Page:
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Shattered Glass & The Human Stain
Reviewed by Dennis Morton

Deception is much in the news these days. And whether it’s deception in high places that leads to war and the deaths of thousands of innocents, or a smaller deceit where the primary victim is the deceiver himself, most of us are fascinated with the subject.

Two movies opening this week explore, in varying degrees, the theme of deception. "Shattered Glass" is a portrait of the rise and, apparently, only temporary fall of Stephen Glass, who was a staff writer at The New Republic for about three years, from 1995 to 1998. During that time he wrote 41 articles for the magazine, 27 of which were fabrications, in part or whole. Glass, it turned out, was not so much a journalist as he was a writer of fiction. The reading public had little reason to question the veracity of the pieces Glass concocted. After all, an even stranger story was about to unfold on the larger stage of The White House.

There, a sexual peccadillo and an awkward attempt to deny it would threaten a constitutional crisis and the toppling of a president. And on another stage, on the other side of the continent, economic fictions were multiplying like rabbits.

In Silicon Valley billions of dollars were being invested in businesses constructed of little more than dreams and gullibility.

The more puzzling question is how Glass was able to dupe his very bright colleagues, among whom was a team of "fact checkers", whose mission it was to root out inaccuracies.

"Shattered Glass" plays a bit like a mystery, and works, even though we know who the culprit and the good guys are, almost from the beginning. Writer/Director Billy Ray gets wonderful performances from his two leads, Hayden Christensen and Peter Sarsgaard. They make "Shattered Glass" a docudrama well worth your time.

"The Human Stain" is about a smaller fiction generated by the larger evil of racism. In this case, victim and perpetrator merge. If this sounds a bit mysterious, it’s because I really don’t want to reveal much about the plot.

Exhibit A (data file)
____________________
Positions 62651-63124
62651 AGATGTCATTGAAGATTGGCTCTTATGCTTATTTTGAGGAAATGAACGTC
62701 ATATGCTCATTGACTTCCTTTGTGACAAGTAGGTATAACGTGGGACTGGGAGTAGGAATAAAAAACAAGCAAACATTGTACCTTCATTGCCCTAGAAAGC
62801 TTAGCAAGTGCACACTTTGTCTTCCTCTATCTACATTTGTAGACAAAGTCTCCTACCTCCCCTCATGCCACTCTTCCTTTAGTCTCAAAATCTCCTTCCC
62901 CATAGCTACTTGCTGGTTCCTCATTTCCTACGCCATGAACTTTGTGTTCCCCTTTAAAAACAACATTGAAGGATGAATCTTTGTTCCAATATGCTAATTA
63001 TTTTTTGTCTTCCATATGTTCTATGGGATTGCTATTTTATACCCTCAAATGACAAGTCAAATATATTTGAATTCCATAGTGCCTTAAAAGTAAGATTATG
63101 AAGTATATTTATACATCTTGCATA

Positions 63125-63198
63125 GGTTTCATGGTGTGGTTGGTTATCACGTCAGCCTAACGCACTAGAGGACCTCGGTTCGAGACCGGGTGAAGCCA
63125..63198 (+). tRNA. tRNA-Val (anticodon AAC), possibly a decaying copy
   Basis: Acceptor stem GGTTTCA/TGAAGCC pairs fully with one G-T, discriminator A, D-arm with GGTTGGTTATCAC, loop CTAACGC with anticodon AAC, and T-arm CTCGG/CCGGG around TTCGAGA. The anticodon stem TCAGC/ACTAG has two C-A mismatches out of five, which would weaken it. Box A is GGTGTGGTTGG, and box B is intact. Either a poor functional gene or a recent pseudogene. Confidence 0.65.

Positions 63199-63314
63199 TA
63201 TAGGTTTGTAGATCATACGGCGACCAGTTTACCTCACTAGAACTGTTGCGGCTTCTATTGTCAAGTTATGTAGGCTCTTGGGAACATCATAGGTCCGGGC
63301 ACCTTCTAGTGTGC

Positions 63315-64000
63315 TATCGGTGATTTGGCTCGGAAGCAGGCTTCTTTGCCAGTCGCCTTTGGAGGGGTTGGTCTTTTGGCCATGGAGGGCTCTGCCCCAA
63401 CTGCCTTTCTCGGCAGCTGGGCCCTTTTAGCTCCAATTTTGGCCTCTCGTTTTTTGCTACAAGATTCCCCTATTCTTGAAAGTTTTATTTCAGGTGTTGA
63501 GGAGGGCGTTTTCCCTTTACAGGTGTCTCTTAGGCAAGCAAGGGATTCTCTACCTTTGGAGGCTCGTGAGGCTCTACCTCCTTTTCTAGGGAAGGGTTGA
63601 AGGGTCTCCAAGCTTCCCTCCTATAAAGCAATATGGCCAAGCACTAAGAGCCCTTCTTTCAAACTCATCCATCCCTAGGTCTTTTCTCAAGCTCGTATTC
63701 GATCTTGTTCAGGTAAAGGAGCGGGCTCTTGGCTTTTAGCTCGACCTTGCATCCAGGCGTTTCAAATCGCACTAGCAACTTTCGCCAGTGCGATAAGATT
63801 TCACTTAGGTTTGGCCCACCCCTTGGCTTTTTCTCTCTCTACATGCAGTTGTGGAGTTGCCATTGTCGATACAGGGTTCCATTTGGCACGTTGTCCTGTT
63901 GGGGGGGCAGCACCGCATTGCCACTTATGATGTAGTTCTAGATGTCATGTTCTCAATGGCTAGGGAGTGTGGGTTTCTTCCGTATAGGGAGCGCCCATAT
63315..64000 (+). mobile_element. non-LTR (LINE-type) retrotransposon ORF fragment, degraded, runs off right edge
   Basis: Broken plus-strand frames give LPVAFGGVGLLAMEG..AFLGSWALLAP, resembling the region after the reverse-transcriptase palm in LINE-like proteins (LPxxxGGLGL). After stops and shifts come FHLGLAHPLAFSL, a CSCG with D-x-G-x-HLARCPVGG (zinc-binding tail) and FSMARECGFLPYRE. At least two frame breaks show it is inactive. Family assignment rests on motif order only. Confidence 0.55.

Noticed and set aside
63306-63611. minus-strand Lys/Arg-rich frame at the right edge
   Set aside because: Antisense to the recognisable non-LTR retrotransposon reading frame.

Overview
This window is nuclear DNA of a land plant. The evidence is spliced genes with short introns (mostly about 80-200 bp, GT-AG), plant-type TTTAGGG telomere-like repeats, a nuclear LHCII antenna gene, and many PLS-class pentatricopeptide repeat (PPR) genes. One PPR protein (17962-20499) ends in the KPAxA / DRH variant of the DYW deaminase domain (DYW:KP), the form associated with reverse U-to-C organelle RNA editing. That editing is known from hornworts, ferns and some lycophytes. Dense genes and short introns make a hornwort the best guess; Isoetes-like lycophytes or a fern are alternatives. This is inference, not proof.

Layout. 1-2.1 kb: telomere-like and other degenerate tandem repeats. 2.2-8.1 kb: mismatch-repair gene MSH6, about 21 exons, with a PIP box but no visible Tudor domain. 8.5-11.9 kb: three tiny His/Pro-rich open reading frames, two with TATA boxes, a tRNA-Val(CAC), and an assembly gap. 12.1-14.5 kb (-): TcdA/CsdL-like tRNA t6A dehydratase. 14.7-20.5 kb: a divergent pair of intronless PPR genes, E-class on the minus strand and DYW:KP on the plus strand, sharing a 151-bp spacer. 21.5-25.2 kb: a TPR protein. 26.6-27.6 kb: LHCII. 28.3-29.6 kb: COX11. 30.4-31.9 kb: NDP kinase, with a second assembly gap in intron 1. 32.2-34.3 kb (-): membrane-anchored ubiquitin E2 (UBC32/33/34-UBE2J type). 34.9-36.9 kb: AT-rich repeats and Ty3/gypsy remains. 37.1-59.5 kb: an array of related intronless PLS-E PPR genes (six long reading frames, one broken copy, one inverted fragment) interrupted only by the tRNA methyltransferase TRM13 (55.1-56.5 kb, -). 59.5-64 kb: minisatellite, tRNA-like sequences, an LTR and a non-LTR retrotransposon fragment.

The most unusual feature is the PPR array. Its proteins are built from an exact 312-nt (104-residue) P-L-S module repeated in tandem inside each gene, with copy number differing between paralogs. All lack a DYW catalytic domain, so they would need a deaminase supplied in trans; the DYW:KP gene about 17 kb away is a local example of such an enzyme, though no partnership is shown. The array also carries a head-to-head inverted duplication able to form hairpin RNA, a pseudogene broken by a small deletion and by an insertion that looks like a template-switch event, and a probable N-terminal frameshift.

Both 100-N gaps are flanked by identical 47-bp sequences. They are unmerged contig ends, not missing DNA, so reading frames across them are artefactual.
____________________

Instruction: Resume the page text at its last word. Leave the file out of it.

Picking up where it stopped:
I’ll tell you that this film has a take on the tired May / December romance theme that is unlike any I’ve seen before. And I’ll tell you that the writing is often superlative. For an example of that, be on the lookout for the scene between Anthony Hopkins’ character – Coleman Silk, and his attorney. It bristles with intelligence.

Also, pay careful attention to the scene in which Nicole Kidman’s character visits a nature preserve. She muses aloud about a crow in a cage and in one short line she sums up the essence of the film. It’s a slightly daring metaphor, reminiscent of a scene earlier in the film when Coleman Silk asks a class about a pair of absent students.

In a film full of fine moments, perhaps my favorite involves Anthony Hopkins dancing with Gary Sinise. Sinise imparts just the right touch of reluctance to his character, and Hopkins displays an unexpected agility and grace.

"The Human Stain" is a modern version of a Greek tragedy, like the kind Hopkins’ character teaches his students.

Nicholas Meyer’s smart adaptation of Philip Roth’s book, Robert Benton’s direction and most of all, Nicole Kidman and Anthony Hopkins terrific performances make "The Human Stain" a movie not to be missed. I should mention the great soundtrack, too. Any movie with the good taste to feature a Johnny Hodges recording is way ahead of the pack.

For KUSP’s Film Gang, this is Dennis Morton.